This question could be decided only by reference to the records of preceding reigns. Bracton and Fleta, the Mirror of Justice and the Rolls of Parliament, were ransacked to find pretexts for the excesses of the Star Chamber on one side, and of the High Court of Justice on the other. During a long course of years every Whig historian was anxious to prove that the old English government was all but republican, every Tory historian to prove that it was all but despotic.

With such feelings, both parties looked into the chronicles of the middle ages. Both readily found what they sought; and both obstinately refused to see anything but what they sought. The champions of the Stuarts could easily point out instances of oppression exercised on the subject. The defenders of the Roundheads could as easily produce instances of determined and successful resistance offered to the Crown. The Tories quoted, from ancient writings, expressions almost as servile as were heard from the pulpit of Mainwaring.

The Whigs discovered expressions as bold and severe as any that resounded from the judgment seat of Bradshaw. One set of writers adduced numerous instances in which Kings had extorted money without the authority of Parliament. Another set cited cases in which the Parliament had assumed to itself the power of inflicting punishment on Kings.

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Allan McLeod

Those who saw only one half of the evidence would have concluded that the Plantagenets were as absolute as the Sultans of Turkey: those who saw only the other half would have concluded that the Plantagenets had as little real power as the Doges of Venice; and both conclusions would have been equally remote from the truth.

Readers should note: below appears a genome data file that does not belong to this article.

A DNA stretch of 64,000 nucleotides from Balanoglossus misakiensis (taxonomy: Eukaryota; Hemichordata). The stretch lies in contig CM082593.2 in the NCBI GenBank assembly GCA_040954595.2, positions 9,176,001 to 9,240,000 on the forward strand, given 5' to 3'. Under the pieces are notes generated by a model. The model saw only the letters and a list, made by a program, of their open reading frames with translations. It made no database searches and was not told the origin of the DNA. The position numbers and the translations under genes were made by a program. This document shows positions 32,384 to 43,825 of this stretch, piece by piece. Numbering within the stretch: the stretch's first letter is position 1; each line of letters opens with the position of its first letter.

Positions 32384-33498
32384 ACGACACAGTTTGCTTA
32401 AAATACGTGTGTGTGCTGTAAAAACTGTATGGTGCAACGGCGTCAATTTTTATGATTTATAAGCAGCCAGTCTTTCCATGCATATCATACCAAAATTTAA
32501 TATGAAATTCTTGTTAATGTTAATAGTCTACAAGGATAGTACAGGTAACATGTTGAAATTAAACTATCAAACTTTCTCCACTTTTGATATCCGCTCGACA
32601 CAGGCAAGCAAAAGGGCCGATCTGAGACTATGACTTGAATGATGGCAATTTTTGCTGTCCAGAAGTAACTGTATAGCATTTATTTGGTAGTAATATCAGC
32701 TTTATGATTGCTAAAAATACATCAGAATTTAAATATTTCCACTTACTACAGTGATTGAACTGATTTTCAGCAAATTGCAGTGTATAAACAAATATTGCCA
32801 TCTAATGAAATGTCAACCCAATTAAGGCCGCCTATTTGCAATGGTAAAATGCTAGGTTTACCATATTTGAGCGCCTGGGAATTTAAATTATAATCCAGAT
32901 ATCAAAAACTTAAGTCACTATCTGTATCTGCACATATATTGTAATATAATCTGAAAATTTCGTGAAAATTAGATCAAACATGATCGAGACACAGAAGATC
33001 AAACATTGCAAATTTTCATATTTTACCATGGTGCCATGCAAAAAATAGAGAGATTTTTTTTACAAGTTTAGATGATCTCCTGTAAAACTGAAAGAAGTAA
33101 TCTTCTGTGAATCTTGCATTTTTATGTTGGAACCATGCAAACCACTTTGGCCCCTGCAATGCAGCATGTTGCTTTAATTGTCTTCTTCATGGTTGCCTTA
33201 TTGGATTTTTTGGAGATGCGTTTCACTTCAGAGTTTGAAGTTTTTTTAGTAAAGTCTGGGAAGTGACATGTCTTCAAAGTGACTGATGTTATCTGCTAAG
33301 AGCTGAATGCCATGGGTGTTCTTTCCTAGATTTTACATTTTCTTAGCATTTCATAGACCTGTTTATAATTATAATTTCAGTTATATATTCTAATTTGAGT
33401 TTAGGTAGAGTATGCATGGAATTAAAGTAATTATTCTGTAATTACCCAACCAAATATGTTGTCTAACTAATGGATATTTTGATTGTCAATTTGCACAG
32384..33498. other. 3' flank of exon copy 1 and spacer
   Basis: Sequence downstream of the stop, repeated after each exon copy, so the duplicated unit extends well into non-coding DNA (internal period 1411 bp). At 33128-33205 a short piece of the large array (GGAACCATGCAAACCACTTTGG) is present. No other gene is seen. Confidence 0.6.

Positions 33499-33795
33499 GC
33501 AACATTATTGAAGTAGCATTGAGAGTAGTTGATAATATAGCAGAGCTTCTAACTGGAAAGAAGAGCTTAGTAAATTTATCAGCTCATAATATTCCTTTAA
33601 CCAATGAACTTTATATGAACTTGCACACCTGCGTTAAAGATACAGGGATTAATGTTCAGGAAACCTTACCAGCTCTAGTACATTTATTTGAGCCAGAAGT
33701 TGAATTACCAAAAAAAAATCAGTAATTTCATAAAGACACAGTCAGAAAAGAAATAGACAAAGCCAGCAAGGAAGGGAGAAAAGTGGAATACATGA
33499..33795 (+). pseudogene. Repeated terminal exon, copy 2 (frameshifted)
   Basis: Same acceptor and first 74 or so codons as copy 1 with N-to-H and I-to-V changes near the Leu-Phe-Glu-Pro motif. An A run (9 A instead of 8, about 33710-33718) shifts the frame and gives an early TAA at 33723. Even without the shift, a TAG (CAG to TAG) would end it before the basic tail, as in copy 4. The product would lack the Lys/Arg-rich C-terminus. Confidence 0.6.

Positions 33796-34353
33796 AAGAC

The old English government was one of a class of limited monarchies which sprang up in Western Europe during the middle ages, and which, notwithstanding many diversities, bore to one another a strong family likeness.


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That there should have been such a likeness is not strange The countries in which those monarchies arose had been provinces of the same great civilised empire, and had been overrun and conquered, about the same time, by tribes of the same rude and warlike nation. They were members of the same great coalition against Islam.

They were in communion with the same superb and ambitious Church. Their polity naturally took the same form. They had institutions derived partly from imperial Rome, partly from papal Rome, partly from the old Germany. All had Kings; and in all the kingly office became by degrees strictly hereditary. All had nobles bearing titles which had originally indicated military rank.

The dignity of knighthood, the rules of heraldry, were common to all. All had richly endowed ecclesiastical establishments, municipal corporations enjoying large franchises, and senates whose consent was necessary to the validity of some public acts.

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Of these kindred constitutions the English was, from an early period, justly reputed the best. The prerogatives of the sovereign were undoubtedly extensive. The spirit of religion and the spirit of chivalry concurred to exalt his dignity. The sacred oil had been poured on his head. It was no disparagement to the bravest and noblest knights to kneel at his feet. His person was inviolable. He alone was entitled to convoke the Estates of the realm: he could at his pleasure dismiss them; and his assent was necessary to all their legislative acts.

He was the chief of the executive administration, the sole organ of communication with foreign powers, the captain of the military and naval forces of the state, the fountain of justice, of mercy, and of honour. He had large powers for the regulation of trade. It was by him that money was coined, that weights and measures were fixed, that marts and havens were appointed.

His ecclesiastical patronage was immense.